Scam or immunity booster? Djokovic's presence boost Bosnian 'energy pyramids' Photograph:( AFP )
Tree-covered slopes and pointed summit in a mountain sound as an ordinary hillside. But the mountain just around the Bosnian town of Visoko has found visitors, rising yearly, including highly popular stars like Novak Djokovic, the world number one tennis player. Read to know the entire story about Djokovic's new favourite spot.
Tree-covered slopes and pointed summit in a mountain sound as an ordinary hillside. But the mountain just around the Bosnian town of Visoko has found visitors, rising yearly, including highly popular stars like Novak Djokovic, the world number one tennis player.
A major chunk of people believes that the hill is an ancient man-made pyramid with magical healing powers. Djokovic, known for his new-age spiritual interests, has completed two trips this year. His verdict? “Paradise on earth”.
The mountain is home to a controversial park, the work of Semir Osmanagic, a 60-year-old self-styled explorer, who discovered the area in 2005 – just outside of Sarajevo.
"I saw this hill covered with fir trees and vegetation, its slopes perfectly oriented towards the cardinal points," Osmanagic, wearing a leather jacket and Indiana Jones-style hat, told AFP on a recent weekend while leading a tour group through the site.
"It was obvious to me that it was not a natural hill but the construction" of a "technologically superior civilisation", he said, insisting it is the "largest and oldest pyramid ever built".
However, archaeologists have disputed the theory while terming it as pseudo-science. They said the hill is a geological structure.
In 2006, European archaeologists wrote a letter to the Bosnian authorities as they denounced the “support” given to a "cruel hoax on an unsuspecting public" that "has no place in the world of genuine science".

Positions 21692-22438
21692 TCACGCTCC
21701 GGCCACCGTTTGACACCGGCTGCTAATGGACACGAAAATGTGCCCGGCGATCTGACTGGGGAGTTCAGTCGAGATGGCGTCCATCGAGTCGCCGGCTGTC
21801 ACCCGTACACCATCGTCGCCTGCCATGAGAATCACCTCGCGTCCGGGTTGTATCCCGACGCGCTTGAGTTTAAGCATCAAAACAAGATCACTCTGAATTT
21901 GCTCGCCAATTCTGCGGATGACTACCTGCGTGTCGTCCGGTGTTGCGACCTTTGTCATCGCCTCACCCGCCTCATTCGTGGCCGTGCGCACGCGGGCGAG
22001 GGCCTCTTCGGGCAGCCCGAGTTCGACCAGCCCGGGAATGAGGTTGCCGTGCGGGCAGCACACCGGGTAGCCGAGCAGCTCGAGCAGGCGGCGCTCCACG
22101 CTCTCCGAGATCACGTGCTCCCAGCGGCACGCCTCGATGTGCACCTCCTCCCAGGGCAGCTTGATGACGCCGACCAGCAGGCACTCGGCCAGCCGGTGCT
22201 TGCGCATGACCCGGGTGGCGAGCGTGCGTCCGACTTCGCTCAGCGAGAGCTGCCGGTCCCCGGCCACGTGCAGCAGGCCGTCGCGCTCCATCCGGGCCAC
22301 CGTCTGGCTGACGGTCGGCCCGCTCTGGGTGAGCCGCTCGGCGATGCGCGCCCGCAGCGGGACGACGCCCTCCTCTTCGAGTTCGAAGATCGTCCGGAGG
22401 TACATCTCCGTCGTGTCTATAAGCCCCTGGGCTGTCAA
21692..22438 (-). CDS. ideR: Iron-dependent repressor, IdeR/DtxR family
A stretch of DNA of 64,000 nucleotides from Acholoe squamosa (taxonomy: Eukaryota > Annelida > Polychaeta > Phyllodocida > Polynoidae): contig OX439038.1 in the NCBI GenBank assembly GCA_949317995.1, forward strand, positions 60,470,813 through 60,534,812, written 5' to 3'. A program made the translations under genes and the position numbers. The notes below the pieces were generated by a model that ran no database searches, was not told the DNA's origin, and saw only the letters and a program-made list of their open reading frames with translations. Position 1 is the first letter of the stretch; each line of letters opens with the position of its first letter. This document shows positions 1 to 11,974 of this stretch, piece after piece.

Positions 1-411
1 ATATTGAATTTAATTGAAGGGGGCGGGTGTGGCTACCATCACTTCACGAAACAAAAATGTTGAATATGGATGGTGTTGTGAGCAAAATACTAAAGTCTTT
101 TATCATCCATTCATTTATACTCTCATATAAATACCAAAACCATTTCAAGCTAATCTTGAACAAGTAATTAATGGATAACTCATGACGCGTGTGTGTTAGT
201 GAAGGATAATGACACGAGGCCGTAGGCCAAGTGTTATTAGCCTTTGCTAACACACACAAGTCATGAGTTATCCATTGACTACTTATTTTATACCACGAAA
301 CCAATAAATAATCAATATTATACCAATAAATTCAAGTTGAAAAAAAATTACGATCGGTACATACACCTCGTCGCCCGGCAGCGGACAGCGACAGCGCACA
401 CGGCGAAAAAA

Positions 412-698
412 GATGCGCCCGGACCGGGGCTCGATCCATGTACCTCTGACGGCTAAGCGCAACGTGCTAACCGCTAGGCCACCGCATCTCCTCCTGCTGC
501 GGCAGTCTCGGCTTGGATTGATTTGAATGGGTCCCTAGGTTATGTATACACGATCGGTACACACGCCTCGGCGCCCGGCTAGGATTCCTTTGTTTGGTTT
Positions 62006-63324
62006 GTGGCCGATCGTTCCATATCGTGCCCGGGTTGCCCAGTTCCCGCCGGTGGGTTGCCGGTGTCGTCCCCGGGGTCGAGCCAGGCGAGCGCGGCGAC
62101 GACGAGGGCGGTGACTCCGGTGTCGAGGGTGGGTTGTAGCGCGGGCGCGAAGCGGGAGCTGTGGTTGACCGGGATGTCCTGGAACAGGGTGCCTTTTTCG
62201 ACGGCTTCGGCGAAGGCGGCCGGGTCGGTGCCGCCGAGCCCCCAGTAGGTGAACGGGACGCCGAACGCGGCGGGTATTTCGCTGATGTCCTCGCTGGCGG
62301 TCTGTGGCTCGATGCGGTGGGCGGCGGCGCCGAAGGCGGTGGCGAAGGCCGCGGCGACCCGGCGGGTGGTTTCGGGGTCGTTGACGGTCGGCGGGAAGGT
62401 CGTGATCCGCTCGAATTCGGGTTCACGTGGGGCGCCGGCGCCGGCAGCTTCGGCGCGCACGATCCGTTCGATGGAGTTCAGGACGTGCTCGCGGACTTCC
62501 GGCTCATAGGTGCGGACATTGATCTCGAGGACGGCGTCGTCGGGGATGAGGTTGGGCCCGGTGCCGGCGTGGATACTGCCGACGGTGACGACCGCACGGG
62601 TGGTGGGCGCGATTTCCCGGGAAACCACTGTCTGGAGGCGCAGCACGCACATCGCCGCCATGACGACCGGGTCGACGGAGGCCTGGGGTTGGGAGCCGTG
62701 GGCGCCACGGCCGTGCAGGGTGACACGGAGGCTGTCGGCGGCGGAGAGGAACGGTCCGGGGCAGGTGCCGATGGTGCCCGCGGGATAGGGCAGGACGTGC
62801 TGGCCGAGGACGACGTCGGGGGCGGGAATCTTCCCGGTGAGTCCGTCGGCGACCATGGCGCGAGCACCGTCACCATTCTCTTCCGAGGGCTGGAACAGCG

Despite all this, Osmanagic, previously a US-based businessman, carried out "archaeological excavations" on the hill while bringing hundreds of volunteers from abroad.
Osmanagic bought a piece of surrounding land, which he says has a network of tunnels that emit special “energy force” and years later, open the park through his "Bosnian Pyramid of the Sun" foundation.
And now, the park is buzzing with visitors, including high-profile stars. The numbers are just increasing following the last two trips from Djokovic.
In July and October, Djokovic urged “all athletes” to take advantage of the healthy “oxygen” levels after taking a pilgrimage to the park.
"I know there are many doubts and dilemmas about the authenticity (of the place)," he told AFP in October.
But "in order to fully understand what is going on here... you have to come".
As places are opening up after months of lockdown due to pandemic, weekend crowds are back at the pack.
"The beginning of the season was catastrophic, but since Djokovic has been here, it's been a joy," says Nermin Alihodzic, 47, who sells tourists colourful mini-pyramids and pieces of quartz.
Even though the government stopped backing the park over a decade ago, local authorities have helped finance the reconstruction of nearby facilities to encourage visitors.
A five euro ($5.94) entry fee for the whole park also includes access to the underground tunnel network which Osmanagic claims emit healing electromagnetic waves.
In his tour of the park, Osmanagic takes groups down to the chambers, urging them to hold their hands over a smooth rock and feel the "energy" rising.
Dzenana Halepovic, a 67-year-old visitor from Sarajevo, is a frequent visitor.
In the tunnels "I feel good, I breathe well, I feel light. I simply feel like I'm receiving energy there", she said.
Enver Imamovic, a professor emeritus of archaeology, has dismissed the project as a pure scam.
The tunnels are likely "remnants of an ancient gold mine" while wedges of stones on the hillside, which believers consider to be the building blocks of the pyramid, are "nothing more than natural geological formations", he told AFP.
"Everything that is said about the pyramids is absolutely unacceptable".
Osmanagic has also promoted the site as a place to “boost immunity” during the COVID-19 pandemic.
While he insists no cures are guaranteed, he cites other alleged miracles in which people have been healed of hypertension, diabetes or even cancer after a trip to the tunnels.
In a destitute country with a weak health system whose shortcomings have been exposed by the coronavirus crisis, many are drawn to the hope of alternative medicine.
Emina Kavaz, 53, says she is choosing the "pyramids" overtaking medicine for her asthma.
"I used to come every Saturday to go through the tunnels for between 40 and 60 minutes," she said.
(From AFP inputs)